The leader of Tibet’s government-in-exile has been telling his story about Bob Carr around the world for years and always gets a laugh. Last week he recounted it during a visit to Parliament House in Canberra.

Lobsang Sangay, President of the Tibetan government-in-exile, right, smiles as he listens to the Dalai Lama in Dharmsala, India.
Lobsang Sangay, President of the Tibetan government-in-exile, right, smiles as he listens to the Dalai Lama in Dharmsala, India.CREDIT:AP

Ever since the Dalai Lama split his job into two some years ago, remaining spiritual leader of the Tibetans in exile and handing over the political leadership to be elected from among the free Tibetans, Lobsang Sangay has been their President.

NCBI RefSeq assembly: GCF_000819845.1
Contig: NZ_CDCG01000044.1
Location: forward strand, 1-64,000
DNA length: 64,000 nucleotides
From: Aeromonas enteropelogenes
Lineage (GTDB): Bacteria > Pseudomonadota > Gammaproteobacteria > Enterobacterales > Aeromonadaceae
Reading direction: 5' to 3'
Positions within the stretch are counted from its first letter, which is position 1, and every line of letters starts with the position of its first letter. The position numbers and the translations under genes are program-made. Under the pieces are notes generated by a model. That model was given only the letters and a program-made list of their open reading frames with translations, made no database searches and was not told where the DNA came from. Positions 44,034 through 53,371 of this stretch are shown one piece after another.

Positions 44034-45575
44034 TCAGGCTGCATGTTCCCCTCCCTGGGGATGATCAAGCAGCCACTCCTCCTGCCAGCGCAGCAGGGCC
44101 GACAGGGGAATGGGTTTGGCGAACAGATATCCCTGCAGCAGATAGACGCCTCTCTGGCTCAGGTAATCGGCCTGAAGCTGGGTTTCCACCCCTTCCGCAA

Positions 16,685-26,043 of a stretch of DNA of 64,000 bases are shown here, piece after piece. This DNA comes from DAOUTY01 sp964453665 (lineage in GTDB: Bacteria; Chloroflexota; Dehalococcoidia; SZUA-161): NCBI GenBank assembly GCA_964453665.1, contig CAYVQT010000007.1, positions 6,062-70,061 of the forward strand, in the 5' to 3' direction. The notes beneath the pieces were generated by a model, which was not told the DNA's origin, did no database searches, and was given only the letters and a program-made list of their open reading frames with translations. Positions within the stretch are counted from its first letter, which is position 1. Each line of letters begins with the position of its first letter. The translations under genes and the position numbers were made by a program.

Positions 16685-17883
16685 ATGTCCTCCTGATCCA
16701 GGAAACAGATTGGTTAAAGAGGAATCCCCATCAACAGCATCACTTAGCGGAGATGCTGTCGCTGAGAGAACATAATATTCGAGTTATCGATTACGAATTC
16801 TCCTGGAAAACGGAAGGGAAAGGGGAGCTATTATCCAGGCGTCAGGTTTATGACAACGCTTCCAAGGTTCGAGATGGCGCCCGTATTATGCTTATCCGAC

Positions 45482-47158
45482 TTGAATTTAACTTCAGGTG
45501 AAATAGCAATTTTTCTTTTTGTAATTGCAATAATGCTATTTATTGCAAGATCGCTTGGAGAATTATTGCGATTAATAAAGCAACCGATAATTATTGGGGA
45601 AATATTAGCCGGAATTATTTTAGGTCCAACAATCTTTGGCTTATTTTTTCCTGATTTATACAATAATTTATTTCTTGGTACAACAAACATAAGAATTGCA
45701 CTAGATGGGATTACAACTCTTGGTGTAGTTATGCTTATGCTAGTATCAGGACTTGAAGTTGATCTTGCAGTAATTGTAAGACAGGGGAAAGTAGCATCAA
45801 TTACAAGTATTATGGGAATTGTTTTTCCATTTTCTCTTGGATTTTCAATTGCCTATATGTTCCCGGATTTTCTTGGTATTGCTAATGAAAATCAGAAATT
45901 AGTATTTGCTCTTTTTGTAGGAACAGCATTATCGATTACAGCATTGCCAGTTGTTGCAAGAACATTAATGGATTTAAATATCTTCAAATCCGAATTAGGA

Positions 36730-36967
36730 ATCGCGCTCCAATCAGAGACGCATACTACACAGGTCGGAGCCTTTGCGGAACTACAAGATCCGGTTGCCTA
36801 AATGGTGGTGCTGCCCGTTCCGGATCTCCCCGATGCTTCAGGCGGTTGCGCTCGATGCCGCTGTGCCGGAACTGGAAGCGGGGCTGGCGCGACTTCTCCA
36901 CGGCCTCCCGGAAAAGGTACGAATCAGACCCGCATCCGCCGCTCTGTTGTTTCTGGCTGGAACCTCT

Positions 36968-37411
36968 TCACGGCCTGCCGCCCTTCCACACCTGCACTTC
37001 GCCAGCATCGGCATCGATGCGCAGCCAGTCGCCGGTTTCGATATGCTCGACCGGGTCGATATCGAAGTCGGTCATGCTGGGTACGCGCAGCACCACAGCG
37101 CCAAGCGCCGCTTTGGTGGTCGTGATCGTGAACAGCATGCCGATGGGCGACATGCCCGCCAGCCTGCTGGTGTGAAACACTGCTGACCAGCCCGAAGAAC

In 2013 Sangay visited Canberra and a reporter asked him whether Carr, Australia’s then foreign affairs minister, would be meeting him. It’s always a delicate matter.

A government that meets the Dalai Lama or Sangay risks the wrath of the Chinese Communist Party, which has claimed to be the sole representative of the Tibetan people ever since its army invaded Tibet in 1950.